Education and Skills Committee 24 April 2019
The agenda for the day:
Subject Choices Inquiry, Music Tuition in Schools Inquiry, Subordinate Legislation.
Subject Choices Inquiry
Subject Choices Inquiry
Good morning, everyone, and welcome to the Education and Skills Committee’s 13th meeting in 2019. Apologies have been received from Oliver Mundell, although we are delighted to have Alison Harris with us as his substitute. Tavish Scott will join us a little later.
Agenda item 1 is the second evidence session in the committee’s subject choices inquiry. I welcome Dr Alan Britton, who is a senior lecturer in education at the University of Glasgow; William Hardie, who is the policy advice manager at the Royal Society of Edinburgh; and Professor Jim Scott, who is from the school of education and social work at the University of Dundee. When witnesses would like to respond to a question, please indicate that to me or the clerks, so that we can get you in as often as possible. We will move straight to questions.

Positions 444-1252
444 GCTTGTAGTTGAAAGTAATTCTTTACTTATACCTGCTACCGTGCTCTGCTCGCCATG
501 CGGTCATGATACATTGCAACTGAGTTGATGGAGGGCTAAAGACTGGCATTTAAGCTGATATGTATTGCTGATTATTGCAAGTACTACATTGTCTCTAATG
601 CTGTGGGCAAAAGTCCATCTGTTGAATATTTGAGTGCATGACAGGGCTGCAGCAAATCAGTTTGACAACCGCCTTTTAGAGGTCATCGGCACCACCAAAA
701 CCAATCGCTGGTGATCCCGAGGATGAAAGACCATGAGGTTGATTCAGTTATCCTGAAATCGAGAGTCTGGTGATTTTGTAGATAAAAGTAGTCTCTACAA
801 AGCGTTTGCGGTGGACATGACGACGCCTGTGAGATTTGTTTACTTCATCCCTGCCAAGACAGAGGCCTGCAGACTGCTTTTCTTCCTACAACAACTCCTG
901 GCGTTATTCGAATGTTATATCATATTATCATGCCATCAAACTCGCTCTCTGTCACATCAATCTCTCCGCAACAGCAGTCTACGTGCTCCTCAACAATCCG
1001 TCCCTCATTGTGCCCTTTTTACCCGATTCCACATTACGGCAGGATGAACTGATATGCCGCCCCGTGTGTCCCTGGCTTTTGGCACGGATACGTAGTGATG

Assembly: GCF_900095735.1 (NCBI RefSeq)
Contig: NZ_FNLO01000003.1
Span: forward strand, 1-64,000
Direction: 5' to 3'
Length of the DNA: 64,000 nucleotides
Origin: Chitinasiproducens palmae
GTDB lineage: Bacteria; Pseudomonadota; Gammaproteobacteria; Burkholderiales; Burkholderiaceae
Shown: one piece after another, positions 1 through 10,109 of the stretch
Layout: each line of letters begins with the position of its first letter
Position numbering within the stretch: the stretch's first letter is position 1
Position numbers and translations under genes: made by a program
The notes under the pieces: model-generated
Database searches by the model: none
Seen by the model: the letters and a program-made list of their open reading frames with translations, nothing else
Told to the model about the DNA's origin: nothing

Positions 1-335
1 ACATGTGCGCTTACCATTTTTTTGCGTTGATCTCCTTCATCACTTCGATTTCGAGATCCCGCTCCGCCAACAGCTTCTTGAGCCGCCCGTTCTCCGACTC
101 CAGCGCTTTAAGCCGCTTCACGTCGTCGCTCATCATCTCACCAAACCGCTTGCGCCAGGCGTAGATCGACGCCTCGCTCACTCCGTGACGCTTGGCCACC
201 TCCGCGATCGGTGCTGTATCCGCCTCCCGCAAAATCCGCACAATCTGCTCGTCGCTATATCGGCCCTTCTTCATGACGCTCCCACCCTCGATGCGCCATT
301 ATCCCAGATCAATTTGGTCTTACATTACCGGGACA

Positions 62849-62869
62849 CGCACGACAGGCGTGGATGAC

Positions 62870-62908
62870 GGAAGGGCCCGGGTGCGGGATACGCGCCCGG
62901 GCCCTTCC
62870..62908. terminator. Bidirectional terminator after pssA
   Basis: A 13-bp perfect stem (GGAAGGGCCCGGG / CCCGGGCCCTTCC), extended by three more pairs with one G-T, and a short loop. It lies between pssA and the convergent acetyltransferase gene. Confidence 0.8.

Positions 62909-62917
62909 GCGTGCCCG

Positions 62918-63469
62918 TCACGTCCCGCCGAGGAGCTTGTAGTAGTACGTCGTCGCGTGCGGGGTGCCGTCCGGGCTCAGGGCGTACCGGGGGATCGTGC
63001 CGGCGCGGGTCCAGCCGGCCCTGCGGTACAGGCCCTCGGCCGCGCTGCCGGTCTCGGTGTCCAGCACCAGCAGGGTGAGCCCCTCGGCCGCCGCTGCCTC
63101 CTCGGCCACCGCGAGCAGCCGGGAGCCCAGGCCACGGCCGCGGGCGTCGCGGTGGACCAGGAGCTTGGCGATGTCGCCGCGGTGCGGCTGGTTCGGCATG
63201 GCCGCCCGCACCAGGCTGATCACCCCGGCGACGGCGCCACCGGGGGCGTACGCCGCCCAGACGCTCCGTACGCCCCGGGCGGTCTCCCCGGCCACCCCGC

Before Easter, we had our first evidence session for the inquiry, which involved Education Scotland. In response to my colleague Iain Gray, that organisation implied that the reduction in subject choices is intentional, because the traditional curriculum was no longer working for too many youngsters and because we wanted to move away from breadth in learning to greater depth in learning, and to increase the number of courses that teach other skills. From the research that you have all done, is your interpretation the same—that the reduction is intentional?
William Hardie (Royal Society of Edinburgh)
Not at all. It is clear from the research and other work that has been carried out that the reduction in course choices in secondary 4 is an unintended consequence of fitting in the 160 hours of learning for national qualifications in a single year. A key issue is the point at which students can begin to prepare for qualifications—that is about the extent to which the broad general education phase can be used to prepare for qualifications. No policy intention to reduce subject choice is stated anywhere: it is an unintended consequence.